Stack Overflow is a community of 4.7 million programmers, just like you, helping each other.

Join them; it only takes a minute:

Sign up
Join the Stack Overflow community to:
  1. Ask programming questions
  2. Answer and help your peers
  3. Get recognized for your expertise

I'm creating a program where the user has the option of creating their own custom properties that will ultimately be displayed in a PropertyGrid. Right now I don't want to mess with custom editors, so I'm only allowing primitive type properties (string, int, double, DateTime, bool etc.) that the PropertyGrid already has built in editors for.

However, I also want to give the user the option to create multiple choice properties where they can defined a list of possible values which in turn will show up as a drop down list in the PropertyGrid.

When I hard code an Enum in my code the property grid automatically shows properties of that enum as a drop down list. But can I create and or modify an enumeration at runtime so the user could add another property option, and go back to the PropertyGrid and see their new option in a drop down?


Considering Patricks comment, I'm thinking that Enums are not the right way to go in this case. So instead how can I use a list of strings to populate a drop down in a PropertyGrid item? Would that require a custom editor?

share|improve this question
up vote 5 down vote accepted

The answer is in a simple class: TypeConverter. (and yes, enums are not suitable here).

Since I have not a lot of details, I will assume that you have a PropertyGrid "linked" to a target instance by the SelectedObject property and that your target instance implements ICustomTypeDescriptor so that you can add properties (i.e. PropertyDescriptors) at runtime. I don't know your design but if you are not doing like this, I advise you to have a look at it.

Now let's say that you add a string property and that you want to let your user specify a set of constraints for this property. Your UI let's the user enter a set of strings and you get a list of strings as a result. Maybe you keep a dictionary of properties in your target instance so let's assume this new list is stored there too.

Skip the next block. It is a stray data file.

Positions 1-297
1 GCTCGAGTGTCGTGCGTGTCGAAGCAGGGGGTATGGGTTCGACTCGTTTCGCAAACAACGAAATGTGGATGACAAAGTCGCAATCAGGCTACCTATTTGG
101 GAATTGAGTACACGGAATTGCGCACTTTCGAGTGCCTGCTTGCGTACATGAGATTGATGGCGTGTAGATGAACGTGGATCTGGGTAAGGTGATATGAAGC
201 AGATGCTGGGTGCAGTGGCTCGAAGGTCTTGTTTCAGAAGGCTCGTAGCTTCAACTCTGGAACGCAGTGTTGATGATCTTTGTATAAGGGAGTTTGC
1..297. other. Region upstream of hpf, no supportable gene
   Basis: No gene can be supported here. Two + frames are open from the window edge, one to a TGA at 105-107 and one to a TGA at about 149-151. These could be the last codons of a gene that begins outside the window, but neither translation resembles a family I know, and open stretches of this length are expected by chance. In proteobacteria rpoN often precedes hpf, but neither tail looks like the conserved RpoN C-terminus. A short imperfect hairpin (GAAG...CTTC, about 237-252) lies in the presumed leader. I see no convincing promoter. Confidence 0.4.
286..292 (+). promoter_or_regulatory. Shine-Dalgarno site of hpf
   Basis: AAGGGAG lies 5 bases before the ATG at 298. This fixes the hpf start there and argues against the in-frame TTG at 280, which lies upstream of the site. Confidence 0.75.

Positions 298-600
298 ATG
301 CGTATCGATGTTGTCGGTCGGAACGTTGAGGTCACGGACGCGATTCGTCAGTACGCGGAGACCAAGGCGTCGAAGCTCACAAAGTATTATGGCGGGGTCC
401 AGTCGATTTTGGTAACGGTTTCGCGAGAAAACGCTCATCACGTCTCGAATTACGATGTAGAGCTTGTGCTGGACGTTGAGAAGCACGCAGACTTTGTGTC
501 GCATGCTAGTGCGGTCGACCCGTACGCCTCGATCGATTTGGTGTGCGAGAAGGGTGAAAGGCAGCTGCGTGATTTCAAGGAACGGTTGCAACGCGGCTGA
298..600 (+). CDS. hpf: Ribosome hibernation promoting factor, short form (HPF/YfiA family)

Now, just write a new converter derived from TypeConverter (or StringConverter maybe in this example). You will have to override GetStandardValuesSupported to return true and GetStandardValues to return the list of strings (use the context parameter to access the Instance property and its list of strings). This converter will be published by your PropertyDescriptor with the PropertyDescriptor.Converter property.

I hope this is not too nebulous. If you have a specific question on this process, just let me know.

share|improve this answer
can you provide a sample code for that solution – Cracker Jul 12 '11 at 16:31

The typical engineering solution to your problem is to use to maintain the list as reference data in your database. In general enums are intended to be constants defined at compile time, and their modification in later released of code is discouraged (let alone runtime), as it can cause side effects in switch statements.

share|improve this answer

You could create code using your code, then save it to a temporary text file, and then use it. This would be slow as it involves using the HDD. I would recommend looking into reflection.

Edit: I found the perfect example in one of my books, here it is (it's pretty lengthy but if you copy it into VS, it'll make more sense).

namespace Programming_CSharp
   using System;
   using System.Diagnostics;
   using System.IO;
   using System.Reflection;
   using System.Reflection.Emit;
   using System.Threading;

   // used to benchmark the looping approach
   public class MyMath
      // sum numbers with a loop
      public int DoSumLooping(int initialVal)
         int result = 0;
         for(int i = 1;i <=initialVal;i++)
            result += i;
         return result;

   // declare the interface
   public interface IComputer
      int ComputeSum(  );

   public class ReflectionTest
      // the private method which emits the assembly
      // using op codes
      private Assembly EmitAssembly(int theValue)
         // Create an assembly name
         AssemblyName assemblyName = 
            new AssemblyName(  );
         assemblyName.Name = "DoSumAssembly";

         // Create a new assembly with one module
         AssemblyBuilder newAssembly =
            Thread.GetDomain(  ).DefineDynamicAssembly(
            assemblyName, AssemblyBuilderAccess.Run);
         ModuleBuilder newModule =